I’m going to go out on a limb here. I’m going to break with my invariable custom of writing posts that are completely useless and actually tell you how to do something.
First, though, I should mention that the reason I seldom tell you how to do anything is that, no matter what it is, there are people out there who do it better than I do. The list of links over on the right side of this page will take you to all kinds of places where you can learn how to cook, hunt, forage, or garden from people who are really good at it.
But I will say that we hot-smoke a mean bluefish in this house, and we do it on an ordinary kettle grill. No smoker required. Here’s how to do it.
First, buy a boat.
You can skip that step, though, as well as all the ones I’m going to skip – the ones that involve finding, catching, and fileting the bluefish. Let’s fast-forward to the part where you have a few bluefish filets in your possession.
Step 1: Brining: Make a brine of ¾ c. Kosher salt, ½ cup sugar, and 2 T. lemon juice per half-gallon of water. (I only specify Kosher because it’s what I have in the house. You can use ordinary table salt, but it’s finer-grained, and takes up less volume than the same weight of Kosher salt. If you use table salt, use a little over half a cup.) Soak the fish in the brine overnight, in the refrigerator.
Step 2: Drying: Drain the filets and pat them dry. Lay them out on racks and let them dry until they form a shiny skin, called a pellicle. This usually takes 2-4 hours. The pellicle is supposed to seal in moisture, but I’m not convinced this is true. One of these days, I’m going to do a blind taste test of pellicled vs. non-pellicled bluefish to see if I can tell the difference. In the meantime, though, I don’t have the nerve to disregard centuries of fish-smoking advice. I dry the fish. Once they’re dry, I sprinkle them liberally with freshly ground black pepper.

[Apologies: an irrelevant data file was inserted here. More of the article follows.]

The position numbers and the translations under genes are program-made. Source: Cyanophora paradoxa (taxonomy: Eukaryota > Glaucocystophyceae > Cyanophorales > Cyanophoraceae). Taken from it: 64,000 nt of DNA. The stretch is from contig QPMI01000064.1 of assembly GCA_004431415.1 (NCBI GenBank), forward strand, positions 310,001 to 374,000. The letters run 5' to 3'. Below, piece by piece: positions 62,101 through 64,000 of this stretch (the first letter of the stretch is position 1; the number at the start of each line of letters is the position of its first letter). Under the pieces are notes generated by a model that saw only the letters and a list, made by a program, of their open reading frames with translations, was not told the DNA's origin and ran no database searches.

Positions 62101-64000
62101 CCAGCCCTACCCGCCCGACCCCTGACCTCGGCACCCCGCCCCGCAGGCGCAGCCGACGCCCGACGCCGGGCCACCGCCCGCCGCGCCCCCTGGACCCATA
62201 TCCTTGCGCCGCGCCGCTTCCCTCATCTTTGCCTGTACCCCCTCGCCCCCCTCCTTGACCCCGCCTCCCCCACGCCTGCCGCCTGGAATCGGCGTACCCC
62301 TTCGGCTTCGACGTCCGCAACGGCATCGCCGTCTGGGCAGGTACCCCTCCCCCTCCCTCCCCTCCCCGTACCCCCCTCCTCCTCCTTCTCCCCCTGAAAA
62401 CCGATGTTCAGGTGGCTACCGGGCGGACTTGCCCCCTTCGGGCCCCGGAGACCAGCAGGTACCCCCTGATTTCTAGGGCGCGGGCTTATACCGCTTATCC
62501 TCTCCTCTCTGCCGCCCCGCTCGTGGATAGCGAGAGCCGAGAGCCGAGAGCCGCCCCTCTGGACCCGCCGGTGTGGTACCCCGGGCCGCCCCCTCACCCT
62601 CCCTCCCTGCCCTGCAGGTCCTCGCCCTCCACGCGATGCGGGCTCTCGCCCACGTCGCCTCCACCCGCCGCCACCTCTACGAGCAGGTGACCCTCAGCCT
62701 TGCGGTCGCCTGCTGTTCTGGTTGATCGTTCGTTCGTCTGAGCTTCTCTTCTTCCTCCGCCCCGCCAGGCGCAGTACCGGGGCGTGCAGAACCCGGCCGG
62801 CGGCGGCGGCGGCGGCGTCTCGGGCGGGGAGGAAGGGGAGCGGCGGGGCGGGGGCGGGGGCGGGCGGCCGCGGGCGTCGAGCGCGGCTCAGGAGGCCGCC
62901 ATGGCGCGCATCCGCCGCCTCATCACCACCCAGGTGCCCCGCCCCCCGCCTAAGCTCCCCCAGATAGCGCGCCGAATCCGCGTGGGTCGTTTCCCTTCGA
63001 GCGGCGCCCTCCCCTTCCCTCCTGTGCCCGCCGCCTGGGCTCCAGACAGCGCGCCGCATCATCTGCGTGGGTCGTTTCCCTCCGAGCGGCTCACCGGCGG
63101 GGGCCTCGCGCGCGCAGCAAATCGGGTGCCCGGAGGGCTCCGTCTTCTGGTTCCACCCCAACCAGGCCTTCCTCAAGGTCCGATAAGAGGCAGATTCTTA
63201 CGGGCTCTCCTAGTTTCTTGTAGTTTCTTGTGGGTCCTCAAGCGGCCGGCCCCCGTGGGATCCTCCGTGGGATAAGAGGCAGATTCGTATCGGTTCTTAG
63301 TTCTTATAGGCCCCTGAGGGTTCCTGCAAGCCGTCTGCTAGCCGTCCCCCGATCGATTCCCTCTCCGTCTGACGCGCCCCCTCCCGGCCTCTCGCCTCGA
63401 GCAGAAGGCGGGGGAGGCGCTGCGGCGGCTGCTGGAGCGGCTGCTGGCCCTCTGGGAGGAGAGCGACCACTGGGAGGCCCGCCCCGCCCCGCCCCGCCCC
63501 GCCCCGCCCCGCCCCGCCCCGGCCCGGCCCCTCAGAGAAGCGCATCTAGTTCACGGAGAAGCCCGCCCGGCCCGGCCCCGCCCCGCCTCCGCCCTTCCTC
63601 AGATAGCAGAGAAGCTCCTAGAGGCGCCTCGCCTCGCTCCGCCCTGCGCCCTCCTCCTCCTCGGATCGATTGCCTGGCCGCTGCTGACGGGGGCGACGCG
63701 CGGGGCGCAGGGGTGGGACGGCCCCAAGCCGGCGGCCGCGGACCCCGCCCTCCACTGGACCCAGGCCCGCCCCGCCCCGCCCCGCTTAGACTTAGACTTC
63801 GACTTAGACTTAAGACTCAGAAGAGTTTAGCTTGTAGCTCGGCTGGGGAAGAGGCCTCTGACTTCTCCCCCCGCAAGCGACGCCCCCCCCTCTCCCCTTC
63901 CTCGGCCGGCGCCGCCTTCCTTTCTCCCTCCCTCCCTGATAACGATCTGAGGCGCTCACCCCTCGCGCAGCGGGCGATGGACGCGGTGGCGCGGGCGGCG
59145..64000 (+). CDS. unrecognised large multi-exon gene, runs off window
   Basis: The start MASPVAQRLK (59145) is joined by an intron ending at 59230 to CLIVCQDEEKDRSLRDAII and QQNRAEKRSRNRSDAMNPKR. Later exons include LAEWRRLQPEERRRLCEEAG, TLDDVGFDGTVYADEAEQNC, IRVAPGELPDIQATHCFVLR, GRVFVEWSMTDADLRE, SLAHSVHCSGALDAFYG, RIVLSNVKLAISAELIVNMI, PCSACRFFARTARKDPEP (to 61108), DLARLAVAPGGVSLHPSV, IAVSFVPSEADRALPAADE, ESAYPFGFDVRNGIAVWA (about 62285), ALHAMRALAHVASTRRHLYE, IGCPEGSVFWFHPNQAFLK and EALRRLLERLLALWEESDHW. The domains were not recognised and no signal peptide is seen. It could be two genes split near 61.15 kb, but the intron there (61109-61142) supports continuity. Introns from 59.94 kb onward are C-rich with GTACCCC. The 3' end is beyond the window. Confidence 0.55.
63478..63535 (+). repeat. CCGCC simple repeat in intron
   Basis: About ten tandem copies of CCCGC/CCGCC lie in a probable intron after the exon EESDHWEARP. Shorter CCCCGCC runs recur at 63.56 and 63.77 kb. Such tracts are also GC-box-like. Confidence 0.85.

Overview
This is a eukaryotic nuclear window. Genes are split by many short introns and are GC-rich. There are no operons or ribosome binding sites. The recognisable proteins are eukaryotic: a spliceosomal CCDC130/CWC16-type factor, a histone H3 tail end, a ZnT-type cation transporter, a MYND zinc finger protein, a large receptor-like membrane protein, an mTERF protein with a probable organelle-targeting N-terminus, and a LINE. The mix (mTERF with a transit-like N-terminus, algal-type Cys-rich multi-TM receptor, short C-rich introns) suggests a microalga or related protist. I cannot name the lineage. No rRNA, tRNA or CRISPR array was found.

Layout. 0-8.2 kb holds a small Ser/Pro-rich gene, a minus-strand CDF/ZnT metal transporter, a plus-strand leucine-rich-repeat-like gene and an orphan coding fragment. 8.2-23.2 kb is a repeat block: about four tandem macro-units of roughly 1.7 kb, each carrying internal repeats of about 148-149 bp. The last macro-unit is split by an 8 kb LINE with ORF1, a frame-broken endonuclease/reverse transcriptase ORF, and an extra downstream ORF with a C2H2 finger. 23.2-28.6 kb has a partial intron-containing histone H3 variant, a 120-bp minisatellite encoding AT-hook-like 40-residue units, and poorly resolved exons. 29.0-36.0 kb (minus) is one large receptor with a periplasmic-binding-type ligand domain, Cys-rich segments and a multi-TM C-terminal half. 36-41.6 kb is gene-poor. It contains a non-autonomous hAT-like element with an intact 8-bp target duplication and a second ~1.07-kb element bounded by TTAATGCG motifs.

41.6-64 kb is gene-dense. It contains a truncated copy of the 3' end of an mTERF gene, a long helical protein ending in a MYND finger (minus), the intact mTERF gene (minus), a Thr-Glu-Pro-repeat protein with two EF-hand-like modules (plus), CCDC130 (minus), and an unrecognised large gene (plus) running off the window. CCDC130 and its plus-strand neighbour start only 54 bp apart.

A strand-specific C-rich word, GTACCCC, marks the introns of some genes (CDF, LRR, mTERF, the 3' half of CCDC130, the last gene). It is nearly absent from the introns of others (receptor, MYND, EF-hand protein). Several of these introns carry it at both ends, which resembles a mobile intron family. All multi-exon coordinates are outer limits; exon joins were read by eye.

Step 3: Smoking: This is the tricky part, but Kevin has developed an excellent method. You’ll need hardwood chips, charcoal, and a large disposable aluminum roasting pan. First, soak about two cups of hardwood chips in water for a few hours. In a kettle grill, start a large chimney of charcoal. When the charcoal’s surface is mostly covered in ash, spread the coals in a rectangle roughly the size of the roasting pan in the middle of grill, leaving the sides clear. Drain the woodchips and spread them over the charcoal.
Punch a bunch of holes in the bottom of the roasting pan and place it, upside down, over the charcoal and wood chips. The pan prevents any direct heat from reaching the fish, helps keep the fire low, and lets the smoke out through the holes.
Put the filets on the grill, and cover it. Adjust the vent so it’s almost completely closed, so the fire doesn’t get too hot. You’re aiming for a temperature of about 150 degrees. If your grill doesn’t have a thermometer, Kevin recommends installing one. You can buy one at any store that sells grilling accoutrement and install it by drilling a hole in your grill cover.
Smoke the filets until they’re cooked through. This should be about an hour for 1/2-pound filets, an hour and a quarter for 3/4–pound filets, and an hour and a half or longer for larger filets.
And that’s all there is to it. Next post, I promise to go back to being useless.